A visit to Hamlet’s castle

This has been my summer of Shakespeare, particularly of “Hamlet.”

Kronborg Castle (Elsinore), courtesy of Wikipedia

My obsession with the play began when I learned that our June tour of Scandinavia would take us to Kronborg Castle in Denmark, Shakespeare’s inspiration for Elsinore in “Hamlet.” Shortly before we left the U.S., I’d picked up the book, “Hamlet Globe to Globe,” subtitled, “Two Years, 190,000 Miles, 197 Countries, One Play” from my public library. It tells the story of a small group of actors from London’s famous Globe Theatre who performed “Hamlet” in nearly every country of the world, even in refugee camps. I was immediately hooked on the powerful prose of author Dominic Dromgoole, the way he connected the play to the histories of the countries where the actors were performing (for example, the Killing Fields of Cambodia and Hamlet’s attitude toward murder), and the reactions of different audiences to the performances. I made a promise to read “Hamlet” as soon as we returned home.

We were to tour the castle on a dreary day. The wet weather made the walk from the bus to Kronborg seem long. Hamlet was less on my mind than finding refuge from the rain.

It wasn’t our first Danish castle nor our first European castle. After you wander through a few castles they start to look the same: mile-long hallways, too many rooms to count and too few windows in them, enough spare bedrooms to accommodate my entire high school graduating class of 526, and no central heating.

Seeing this niche at the entrance pleased me; still it was just another castle. That is, until I began to pay attention to other people strolling through the halls and popping up in various rooms. They were clearly not tourists. Nor were they locals, unless locals were fond of late 16th century dress. They were actors.

I nudged my husband.  “Look.  Do you think that woman is Ophelia?”

She was. And we were no longer in an ordinary castle. We wandered into another room. Soon, the actors were not just hanging around, but acting.

I took the next three photos while watching this exchange between Hamlet and Ophelia.

H: “I did love you once.”
O. “Indeed, my lord, you made me believe so.”
H. “You should not have believ’d me…I loved you not.”
O. “I was the more deceiv’d.”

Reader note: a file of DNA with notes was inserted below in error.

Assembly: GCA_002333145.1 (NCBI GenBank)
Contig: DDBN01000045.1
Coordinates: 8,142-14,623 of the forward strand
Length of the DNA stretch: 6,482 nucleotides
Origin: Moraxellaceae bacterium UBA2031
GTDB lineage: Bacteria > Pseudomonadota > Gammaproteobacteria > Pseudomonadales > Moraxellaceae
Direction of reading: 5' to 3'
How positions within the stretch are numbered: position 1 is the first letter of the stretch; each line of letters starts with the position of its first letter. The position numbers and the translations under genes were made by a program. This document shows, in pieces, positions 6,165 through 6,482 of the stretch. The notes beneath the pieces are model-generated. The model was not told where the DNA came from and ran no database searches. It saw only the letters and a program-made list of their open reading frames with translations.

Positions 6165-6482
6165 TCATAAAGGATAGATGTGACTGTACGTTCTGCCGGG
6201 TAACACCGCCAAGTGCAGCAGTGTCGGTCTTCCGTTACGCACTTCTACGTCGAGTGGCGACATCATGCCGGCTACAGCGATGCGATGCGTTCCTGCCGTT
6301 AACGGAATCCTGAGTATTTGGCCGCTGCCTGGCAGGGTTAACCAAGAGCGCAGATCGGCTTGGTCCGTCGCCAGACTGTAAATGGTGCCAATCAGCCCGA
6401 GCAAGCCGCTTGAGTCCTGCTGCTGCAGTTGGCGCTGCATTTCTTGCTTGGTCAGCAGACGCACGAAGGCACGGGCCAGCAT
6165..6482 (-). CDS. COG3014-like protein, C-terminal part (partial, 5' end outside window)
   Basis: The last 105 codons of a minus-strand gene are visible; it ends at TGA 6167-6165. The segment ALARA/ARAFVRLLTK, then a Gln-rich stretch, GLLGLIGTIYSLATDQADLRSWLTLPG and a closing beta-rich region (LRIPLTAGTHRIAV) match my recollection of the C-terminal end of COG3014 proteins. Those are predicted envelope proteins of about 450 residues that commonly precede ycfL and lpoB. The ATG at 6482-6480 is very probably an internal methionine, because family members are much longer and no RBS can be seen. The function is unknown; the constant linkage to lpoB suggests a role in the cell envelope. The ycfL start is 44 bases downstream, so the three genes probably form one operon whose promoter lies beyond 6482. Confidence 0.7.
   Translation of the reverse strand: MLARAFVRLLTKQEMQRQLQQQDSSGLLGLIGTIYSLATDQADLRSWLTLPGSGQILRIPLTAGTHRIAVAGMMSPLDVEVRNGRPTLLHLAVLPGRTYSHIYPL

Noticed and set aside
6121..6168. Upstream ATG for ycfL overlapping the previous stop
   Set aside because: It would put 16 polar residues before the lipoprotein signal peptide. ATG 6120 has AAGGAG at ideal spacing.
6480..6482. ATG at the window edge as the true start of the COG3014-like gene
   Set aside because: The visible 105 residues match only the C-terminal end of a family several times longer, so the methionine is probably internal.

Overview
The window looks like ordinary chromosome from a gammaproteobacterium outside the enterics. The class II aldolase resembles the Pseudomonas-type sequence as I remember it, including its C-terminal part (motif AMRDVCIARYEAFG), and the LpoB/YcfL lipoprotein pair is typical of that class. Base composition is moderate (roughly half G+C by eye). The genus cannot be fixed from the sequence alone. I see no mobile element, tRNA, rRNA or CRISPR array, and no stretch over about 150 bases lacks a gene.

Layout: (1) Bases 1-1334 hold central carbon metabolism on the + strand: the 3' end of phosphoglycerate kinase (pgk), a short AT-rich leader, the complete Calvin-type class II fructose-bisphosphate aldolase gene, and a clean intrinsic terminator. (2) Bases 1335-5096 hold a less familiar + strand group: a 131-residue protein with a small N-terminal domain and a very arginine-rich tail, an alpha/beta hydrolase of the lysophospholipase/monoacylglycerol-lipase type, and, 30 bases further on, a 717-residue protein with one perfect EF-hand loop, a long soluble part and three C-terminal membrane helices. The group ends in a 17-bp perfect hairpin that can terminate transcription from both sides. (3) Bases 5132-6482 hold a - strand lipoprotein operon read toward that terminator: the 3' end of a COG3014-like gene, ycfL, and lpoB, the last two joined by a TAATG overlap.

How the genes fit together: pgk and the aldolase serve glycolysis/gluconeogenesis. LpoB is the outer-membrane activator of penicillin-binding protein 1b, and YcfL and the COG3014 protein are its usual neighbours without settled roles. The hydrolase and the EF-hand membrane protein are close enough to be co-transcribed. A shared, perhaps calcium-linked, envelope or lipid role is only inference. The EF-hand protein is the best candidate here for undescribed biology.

H. “Get thee to a nunn’ry…”

Since Denmark, I have read Hamlet once, though it merits multiple readings, attended a “Shakespeare in the Park” performance, ordered another Hamlet-related book by Dromgoole, and watched a summer TV series called “Will,” about Shakespeare’s early entry into the world of London theatre. I own two other books about Shakespeare’s life and soon will move them from the bookshelf to my nightstand.

If you must have an obsession, even if just for the summer, it might as well be about the man considered by many the greatest writer in the English language.

For “the play’s the thing wherein I’ll catch the conscience of the king” and spur our own interest in Shakespeare.

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About stillalife

I retired June 30, 2010 after working for 40 years in the field of education and most recently doing school public relations/community outreach in a mid-size urban school district. I wrote for superintendents and school board members. Now I'm writing for me and I hope for you. In this blog, I offer my own views coupled with the latest research on how to preserve our physical and mental health as we age, delve into issues most of us over 50 can relate to like noticing wrinkles and forgetting where we left our keys, discuss the pros and cons of different ways to engage our minds and bodies after we leave the workplace, and throw in an occasional book review, all peppered with a touch of humor, irony, and just plain silliness.
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